Blurred lines – who owns the data on your mobile phone?

According to recent research by CompTIA only 4% of firms have actually rolled out a full Bring Your Own Device (BYOD) policy. In it’s Third Annual Trends in Enterprise Mobility research, CompTIA did, however, find that 44% of enterprises have a partial strategy in place. That means nearly half of companies are on the way to allowing employees to use their own personal devices in the workplace.

In talking to customers recently however another issue emerged that is proving a challenge to manage – who owns the data on a personal device that’s used (and approved) for corporate activity?

Take this scenario for example. On a night out an employee has his mobile phone stolen. As per the best practice policy of your BYOD/CYOD strategy, he immediately informs IT/facilities of the loss. IT/facilities invoke its MDM solution and wipe the phone to ensure no unauthorised access to the network is possible. The employee returns home only to find his phone on the kitchen table but without his personal apps, photos, videos, notes and other data. Understandably he’s upset. On the phone was a set of recent (and not backed up) videos of his pet that he had to have put down. He ascertains that he owns the personal data on the device and the company had no right to delete it.

Where does ownership of data on a personal device sit in a BYOD/CYOD scenario? For many companies its unchartered territory. And for some employees, the risk of having their data automatically deleted from their phone is too great pushing them back to having two devices – defeating the point of BYOD. So is there a middle ground?

The problem lies with the issue that under BYOD the employee owns and may even maintain the device. This means IT has less control than ever. There is guidance out there – The UK Information Commissioner’s Office (ICO) who is responsible for enforce the UK Data Protection Act has published guidance for companies considering BYOD policies, but this is more on compliance than ownership.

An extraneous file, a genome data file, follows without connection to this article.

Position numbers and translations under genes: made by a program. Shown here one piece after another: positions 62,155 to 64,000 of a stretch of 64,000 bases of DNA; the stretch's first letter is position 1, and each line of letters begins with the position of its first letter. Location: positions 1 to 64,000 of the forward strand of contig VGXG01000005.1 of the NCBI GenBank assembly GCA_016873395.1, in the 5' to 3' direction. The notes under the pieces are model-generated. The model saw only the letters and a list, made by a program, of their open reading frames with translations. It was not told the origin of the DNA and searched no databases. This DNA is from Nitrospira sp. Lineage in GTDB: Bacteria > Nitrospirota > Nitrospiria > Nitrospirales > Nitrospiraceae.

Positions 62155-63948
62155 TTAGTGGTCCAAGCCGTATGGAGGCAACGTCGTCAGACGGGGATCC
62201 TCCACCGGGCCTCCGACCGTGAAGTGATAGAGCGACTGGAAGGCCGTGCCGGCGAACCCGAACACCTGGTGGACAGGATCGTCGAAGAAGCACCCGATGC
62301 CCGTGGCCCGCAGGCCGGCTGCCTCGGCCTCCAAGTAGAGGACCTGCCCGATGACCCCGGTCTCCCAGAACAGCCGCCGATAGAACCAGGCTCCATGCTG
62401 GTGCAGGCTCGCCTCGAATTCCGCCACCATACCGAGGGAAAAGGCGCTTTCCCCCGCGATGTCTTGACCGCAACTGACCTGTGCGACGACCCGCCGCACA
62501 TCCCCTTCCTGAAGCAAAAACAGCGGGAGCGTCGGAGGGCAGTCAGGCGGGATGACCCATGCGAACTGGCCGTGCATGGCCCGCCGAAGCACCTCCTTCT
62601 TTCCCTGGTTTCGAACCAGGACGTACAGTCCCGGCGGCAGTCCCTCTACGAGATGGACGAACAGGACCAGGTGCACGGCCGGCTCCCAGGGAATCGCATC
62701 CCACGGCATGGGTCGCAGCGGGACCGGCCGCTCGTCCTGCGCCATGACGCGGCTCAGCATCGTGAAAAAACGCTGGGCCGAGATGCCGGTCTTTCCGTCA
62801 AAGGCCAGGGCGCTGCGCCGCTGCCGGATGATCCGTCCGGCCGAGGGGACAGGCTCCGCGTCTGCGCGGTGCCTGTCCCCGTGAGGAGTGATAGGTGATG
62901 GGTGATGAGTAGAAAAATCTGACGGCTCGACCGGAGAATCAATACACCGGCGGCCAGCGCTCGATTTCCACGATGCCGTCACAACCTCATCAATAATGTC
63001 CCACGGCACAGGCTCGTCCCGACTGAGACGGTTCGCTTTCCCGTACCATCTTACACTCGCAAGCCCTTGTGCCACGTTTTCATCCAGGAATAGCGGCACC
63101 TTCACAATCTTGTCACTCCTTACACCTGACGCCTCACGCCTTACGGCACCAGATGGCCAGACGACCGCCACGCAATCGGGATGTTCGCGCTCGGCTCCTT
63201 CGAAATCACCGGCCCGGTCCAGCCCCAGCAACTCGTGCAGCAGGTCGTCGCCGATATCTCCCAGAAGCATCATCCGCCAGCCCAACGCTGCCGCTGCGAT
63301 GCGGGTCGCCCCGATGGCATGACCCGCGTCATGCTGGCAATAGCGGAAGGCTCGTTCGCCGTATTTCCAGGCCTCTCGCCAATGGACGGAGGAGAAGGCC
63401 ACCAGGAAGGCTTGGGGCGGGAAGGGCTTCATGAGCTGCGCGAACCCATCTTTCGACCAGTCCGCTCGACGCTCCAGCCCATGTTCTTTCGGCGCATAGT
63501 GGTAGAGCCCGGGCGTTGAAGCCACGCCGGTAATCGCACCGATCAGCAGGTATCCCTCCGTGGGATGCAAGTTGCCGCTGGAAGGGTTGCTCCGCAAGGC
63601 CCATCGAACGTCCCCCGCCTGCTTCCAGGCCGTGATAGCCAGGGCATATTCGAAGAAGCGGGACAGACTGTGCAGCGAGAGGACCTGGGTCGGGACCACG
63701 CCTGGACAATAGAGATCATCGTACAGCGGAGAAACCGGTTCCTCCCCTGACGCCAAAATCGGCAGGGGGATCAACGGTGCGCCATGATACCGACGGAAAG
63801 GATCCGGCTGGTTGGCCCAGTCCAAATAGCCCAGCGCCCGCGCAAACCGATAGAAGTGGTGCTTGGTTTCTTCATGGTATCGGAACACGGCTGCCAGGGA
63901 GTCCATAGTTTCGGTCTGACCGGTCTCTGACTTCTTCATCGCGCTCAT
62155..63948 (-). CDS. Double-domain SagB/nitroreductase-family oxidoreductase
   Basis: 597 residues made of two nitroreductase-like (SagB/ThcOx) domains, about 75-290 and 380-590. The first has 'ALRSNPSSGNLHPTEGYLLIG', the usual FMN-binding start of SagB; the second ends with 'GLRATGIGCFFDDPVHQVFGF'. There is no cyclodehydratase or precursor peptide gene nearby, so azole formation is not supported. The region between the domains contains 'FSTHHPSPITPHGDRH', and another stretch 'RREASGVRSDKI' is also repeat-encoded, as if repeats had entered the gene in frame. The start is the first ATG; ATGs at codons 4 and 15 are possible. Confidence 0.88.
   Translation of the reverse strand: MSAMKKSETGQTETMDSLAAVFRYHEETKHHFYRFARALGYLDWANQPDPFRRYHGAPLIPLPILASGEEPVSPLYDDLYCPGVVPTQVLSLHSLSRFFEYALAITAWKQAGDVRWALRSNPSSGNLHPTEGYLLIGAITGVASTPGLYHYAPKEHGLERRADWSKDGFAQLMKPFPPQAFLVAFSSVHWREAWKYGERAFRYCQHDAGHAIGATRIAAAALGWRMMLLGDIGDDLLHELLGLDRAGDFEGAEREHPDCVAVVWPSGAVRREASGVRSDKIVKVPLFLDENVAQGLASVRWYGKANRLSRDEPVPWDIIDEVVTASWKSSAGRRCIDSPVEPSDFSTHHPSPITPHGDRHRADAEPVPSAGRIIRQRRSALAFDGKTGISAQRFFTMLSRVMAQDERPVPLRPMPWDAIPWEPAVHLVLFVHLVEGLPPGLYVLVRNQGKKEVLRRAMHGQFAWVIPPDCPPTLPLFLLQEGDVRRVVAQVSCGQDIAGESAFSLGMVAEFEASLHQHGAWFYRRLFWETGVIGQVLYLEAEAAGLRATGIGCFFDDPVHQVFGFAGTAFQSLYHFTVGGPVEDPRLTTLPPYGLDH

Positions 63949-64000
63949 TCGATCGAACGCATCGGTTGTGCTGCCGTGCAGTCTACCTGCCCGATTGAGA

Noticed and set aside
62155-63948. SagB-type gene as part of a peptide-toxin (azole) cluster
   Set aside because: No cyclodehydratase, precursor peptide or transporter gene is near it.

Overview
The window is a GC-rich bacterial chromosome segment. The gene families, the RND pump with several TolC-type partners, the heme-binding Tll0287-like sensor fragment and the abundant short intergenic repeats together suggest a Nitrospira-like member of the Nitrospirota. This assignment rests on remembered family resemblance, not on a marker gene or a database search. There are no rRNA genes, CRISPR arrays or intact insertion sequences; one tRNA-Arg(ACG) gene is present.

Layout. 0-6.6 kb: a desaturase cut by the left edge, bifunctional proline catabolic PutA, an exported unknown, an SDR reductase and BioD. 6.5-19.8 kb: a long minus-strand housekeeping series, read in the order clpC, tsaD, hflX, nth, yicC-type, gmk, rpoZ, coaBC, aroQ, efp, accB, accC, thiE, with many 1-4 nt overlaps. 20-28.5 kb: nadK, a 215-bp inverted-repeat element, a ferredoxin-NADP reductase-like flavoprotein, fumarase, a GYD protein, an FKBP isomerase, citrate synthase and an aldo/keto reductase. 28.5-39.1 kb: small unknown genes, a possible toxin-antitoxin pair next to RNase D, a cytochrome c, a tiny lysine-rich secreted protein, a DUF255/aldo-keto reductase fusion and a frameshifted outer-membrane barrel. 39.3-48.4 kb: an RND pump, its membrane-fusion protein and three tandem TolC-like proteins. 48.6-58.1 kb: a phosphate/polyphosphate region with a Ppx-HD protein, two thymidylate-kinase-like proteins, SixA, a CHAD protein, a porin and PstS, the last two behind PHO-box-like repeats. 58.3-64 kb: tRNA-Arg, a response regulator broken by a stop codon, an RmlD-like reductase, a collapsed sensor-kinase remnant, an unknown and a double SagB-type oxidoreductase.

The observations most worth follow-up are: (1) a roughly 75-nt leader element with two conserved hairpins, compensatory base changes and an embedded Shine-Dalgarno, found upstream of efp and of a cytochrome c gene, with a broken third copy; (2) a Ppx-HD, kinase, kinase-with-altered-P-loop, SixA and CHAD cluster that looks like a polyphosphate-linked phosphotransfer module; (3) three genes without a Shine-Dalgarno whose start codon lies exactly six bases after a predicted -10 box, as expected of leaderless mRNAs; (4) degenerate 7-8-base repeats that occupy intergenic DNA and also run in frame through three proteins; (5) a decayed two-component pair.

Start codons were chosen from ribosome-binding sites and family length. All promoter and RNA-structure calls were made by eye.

One solution is to establish a method for ring-fencing corporate data from personal data using something like Secure Workspace in BES10 or Secure Content Locker in Airwatch. This will allow IT to decide how, when and where data is stored and managed.

We feel the key to creating a successful BYOD policy however is to ensure buy-in is gathered from the outset. Bring in different departments – HR, legal, operations and IT – to discuss the parameters of company ownership of mobile data and in turn its responsibility to employees. Once a joint methodology is developed, a workable mobility policy can be defined. This policy is key in protecting both employees and the companies that they work for from potential legal wrangling in the future. Make sure the policy is clear on ownership and that employees understand their responsibilities to data protection. That way when the other 66% of companies identified by CompTIA start to roll out a BYOD policy, they’re more likely to have a workable and well-defined process for co-ownership in place.

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